Gap in the Wall: A Writing Center, Offering Complex Research Support

Gap in the Wall: A Writing Center, Offering Complex Research Support

Monika Fischer (Library of Corvinus University Budapest, Hungary), Tamás Halm (Library of Corvinus University Budapest, Hungary) and Tibor Koltay (Eszterházy Károly University, Hungary)
Copyright: © 2021 |Pages: 22
DOI: 10.4018/978-1-7998-4546-1.ch005
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The Writing Center is the newest, innovative service, established as a project-based initiative within the organization of the Library of Corvinus University Budapest. The present and future goals of the Writing Center require a wide spectrum of services if wanting to cater for the needs of doctoral students and faculty members. This includes traditional and novel tasks, such as fostering publication activities, combating information overload, being familiar with abstract writing, and Open Access offered to experienced and to early career researchers. The goal in this chapter is to demonstrate how the learning and research support activities of a library, comprising curricular and extra-curricular courses, trainings, and consultations can be integrated into the knowledge structures of the university as a whole. The authors place special emphasis on the role of group-based and individual mentoring throughout a university career, spanning from student to researcher, and on the development of transversal skills through the training programs of the Writing Center.
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The Context

This chapter is focused on the activities of the Writing Center, which is a functional unit of the Library of Corvinus University Budapest (CUB) (henceforth Library). The Writing Center is the only institution of this type in Hungary. The chapter’s title was inspired by an Ashna Shome’s paper, where she speaks about a pedagogical ‘gap’ that can be filled by Writing Centers. The authors share with her that this is a main goal of such institutions.

The Hungarian National Strategy on the Development of Higher Education underlines that most libraries in higher education fulfill not only their traditional role but go beyond that (Emberi Erőforrások Minisztériuma [EMMI], 2016). Based on this document and mapping international trends, the “Strategic Directions for higher Education Libraries for 2018-2023” devised by the Hungarian College of University Librarians (Nagy & Karácsony, 2019) has set several priorities. Three of them, i.e. increasing student success, serving foreign students, and providing support to the research process define the philosophy and practice of the Writing Center at Corvinus University of Budapest. It provides students with structured education, state-of-the-art methodology and personalized counseling to help them become more self-sufficient in learning tasks, information searching competences and the formal requirements for publications and references. In the center of the Writing Center’s education, we find academic literacy that involves the comprehension of the entire system of thinking, values and information flows of academia (Elmborg, 2006).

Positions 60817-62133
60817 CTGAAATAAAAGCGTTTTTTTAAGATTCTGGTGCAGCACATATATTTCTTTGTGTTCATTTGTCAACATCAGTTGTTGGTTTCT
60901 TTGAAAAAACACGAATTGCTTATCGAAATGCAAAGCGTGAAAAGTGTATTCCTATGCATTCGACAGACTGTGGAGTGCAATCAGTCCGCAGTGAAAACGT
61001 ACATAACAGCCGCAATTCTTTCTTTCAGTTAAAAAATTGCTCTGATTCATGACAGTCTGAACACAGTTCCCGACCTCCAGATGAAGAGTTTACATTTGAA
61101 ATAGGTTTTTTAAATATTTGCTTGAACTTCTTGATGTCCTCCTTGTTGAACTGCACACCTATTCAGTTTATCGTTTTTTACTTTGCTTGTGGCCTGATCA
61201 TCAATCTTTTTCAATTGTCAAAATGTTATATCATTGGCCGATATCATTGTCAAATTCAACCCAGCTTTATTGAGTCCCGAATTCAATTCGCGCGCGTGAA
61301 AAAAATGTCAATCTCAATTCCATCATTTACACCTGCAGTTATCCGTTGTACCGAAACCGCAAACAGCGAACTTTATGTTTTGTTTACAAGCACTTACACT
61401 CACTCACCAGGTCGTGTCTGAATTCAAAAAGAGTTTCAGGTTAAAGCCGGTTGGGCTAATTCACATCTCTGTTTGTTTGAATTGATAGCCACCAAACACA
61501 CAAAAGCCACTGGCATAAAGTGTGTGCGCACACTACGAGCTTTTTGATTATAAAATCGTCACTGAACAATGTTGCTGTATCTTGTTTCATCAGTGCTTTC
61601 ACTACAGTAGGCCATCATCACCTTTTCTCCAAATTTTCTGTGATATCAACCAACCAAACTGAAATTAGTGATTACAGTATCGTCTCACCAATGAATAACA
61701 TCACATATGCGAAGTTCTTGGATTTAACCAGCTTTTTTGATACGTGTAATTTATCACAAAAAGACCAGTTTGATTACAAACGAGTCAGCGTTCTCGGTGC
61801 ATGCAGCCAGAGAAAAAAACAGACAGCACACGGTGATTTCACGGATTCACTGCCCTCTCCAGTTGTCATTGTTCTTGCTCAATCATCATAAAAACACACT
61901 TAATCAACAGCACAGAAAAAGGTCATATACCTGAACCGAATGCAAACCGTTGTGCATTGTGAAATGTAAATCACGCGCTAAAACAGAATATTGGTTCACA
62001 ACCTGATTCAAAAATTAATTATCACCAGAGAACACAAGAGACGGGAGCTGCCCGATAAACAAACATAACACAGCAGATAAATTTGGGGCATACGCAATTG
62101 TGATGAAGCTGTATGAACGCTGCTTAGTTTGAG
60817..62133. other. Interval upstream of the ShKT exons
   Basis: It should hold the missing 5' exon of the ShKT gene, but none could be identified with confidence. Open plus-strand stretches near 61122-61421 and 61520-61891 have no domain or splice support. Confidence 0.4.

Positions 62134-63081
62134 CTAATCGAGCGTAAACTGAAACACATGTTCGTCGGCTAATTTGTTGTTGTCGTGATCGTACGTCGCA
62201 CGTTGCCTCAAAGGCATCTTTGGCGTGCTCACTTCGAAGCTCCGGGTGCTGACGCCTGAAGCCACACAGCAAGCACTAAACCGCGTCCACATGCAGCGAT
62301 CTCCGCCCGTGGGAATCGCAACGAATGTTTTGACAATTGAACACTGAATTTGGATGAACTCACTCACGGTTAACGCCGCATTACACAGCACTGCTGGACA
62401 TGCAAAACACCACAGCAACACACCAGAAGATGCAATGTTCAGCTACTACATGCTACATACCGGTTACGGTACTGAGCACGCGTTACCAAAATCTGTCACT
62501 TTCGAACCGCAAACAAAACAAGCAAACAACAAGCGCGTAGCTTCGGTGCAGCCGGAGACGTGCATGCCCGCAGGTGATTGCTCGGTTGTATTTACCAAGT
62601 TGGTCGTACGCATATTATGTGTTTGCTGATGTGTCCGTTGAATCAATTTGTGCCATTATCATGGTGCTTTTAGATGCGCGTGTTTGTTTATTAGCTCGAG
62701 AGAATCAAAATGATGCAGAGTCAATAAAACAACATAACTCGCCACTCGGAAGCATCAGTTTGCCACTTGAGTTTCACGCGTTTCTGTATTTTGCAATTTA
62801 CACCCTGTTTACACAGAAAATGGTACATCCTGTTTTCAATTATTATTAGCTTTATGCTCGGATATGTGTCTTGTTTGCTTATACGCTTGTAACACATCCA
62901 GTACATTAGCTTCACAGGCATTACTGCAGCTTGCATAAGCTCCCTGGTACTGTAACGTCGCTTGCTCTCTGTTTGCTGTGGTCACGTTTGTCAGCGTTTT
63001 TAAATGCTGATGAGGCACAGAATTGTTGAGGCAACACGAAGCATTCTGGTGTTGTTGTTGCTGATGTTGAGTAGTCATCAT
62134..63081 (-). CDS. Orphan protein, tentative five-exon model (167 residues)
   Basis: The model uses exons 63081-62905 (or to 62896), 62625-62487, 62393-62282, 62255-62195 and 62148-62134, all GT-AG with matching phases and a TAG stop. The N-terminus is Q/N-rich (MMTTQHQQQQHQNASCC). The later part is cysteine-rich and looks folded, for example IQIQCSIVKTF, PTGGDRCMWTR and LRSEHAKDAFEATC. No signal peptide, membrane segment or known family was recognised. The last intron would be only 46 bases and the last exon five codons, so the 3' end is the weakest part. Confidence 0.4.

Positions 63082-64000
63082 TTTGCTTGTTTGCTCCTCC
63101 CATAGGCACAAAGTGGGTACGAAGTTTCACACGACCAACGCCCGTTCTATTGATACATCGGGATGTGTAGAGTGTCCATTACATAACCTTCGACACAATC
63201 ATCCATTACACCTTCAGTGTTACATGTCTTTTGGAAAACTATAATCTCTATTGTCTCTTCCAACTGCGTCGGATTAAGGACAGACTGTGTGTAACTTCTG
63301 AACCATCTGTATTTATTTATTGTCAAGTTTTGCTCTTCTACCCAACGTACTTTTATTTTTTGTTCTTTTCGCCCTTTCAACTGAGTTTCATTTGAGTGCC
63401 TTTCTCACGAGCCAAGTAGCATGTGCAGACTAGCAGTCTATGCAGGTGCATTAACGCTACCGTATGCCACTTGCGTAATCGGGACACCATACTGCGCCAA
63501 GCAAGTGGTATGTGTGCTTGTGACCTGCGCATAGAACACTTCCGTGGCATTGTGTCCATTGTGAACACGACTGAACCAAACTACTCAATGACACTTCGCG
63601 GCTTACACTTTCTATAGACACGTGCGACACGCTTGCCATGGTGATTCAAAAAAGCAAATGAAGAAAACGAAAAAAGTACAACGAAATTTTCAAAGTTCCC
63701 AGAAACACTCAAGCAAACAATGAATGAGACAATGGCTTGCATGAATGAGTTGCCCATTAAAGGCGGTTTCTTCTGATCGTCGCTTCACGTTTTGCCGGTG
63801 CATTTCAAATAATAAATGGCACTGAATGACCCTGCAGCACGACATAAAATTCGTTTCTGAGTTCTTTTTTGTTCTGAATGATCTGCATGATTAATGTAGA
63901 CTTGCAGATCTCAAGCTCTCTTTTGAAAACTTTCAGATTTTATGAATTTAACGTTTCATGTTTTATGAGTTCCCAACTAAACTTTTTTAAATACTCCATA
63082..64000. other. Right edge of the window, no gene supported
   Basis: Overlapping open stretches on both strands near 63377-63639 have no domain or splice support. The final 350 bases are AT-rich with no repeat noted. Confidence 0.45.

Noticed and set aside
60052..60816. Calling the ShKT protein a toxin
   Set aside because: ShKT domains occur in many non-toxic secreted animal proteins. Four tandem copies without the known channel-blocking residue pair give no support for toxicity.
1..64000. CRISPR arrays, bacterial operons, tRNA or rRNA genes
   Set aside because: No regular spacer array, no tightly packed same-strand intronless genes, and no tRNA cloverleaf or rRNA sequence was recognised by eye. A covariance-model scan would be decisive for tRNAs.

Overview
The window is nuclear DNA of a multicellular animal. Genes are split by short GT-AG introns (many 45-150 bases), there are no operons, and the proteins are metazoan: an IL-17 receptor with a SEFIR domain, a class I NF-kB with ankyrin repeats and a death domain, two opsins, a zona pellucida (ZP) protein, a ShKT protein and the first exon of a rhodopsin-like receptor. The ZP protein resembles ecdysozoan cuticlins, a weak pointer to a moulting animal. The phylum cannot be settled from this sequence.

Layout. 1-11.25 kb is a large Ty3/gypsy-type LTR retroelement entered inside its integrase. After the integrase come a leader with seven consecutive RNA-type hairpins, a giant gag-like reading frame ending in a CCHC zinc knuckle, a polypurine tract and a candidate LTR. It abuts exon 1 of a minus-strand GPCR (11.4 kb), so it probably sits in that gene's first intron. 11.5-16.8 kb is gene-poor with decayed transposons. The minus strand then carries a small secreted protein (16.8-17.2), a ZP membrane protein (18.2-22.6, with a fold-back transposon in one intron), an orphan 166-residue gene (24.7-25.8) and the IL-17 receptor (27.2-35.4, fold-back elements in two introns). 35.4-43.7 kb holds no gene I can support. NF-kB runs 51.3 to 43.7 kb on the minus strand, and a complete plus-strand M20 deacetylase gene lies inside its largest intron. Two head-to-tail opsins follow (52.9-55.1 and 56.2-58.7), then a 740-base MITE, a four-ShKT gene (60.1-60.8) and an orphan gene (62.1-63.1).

Key Terms in this Chapter

Information Literacy: A set of skills and abilities enables recognizing information need, finding the needed information, critically evaluating and using it for different purposes.

Personal Information Management: A set of skills, applicable for collecting and maintaining a personal collection of documents produced by the given person, or acquired from other sources.

Academic Literacy: The set of skills and abilities, needed for critically using, interpreting, and producing information valued in academia, especially for study purposes.

Data Literacy: A set of skills and abilities based on information literacy, designed to assess critically and use research data.

Information/Data Overload: A set of subjective and objective difficulties, caused mainly by the amount and complexity of information/data available and people’s inability to filter out unnecessary or irrelevant information/data.

Research Support Services: A set of services, provided by a unit of a higher education institution (e.g. the library) that allows members of academic staff to spend less time on things that are not research related, in order to enable them to concentrate on research roles. Services may cover assisting in the search for and acquisition of scholarly information, in the publication process, in storing and disseminating research results.

Transversal Skills: Skills that are typically considered as not specifically related to a particular task, academic discipline or area of knowledge, thus can be used in a wide variety of situations and settings.

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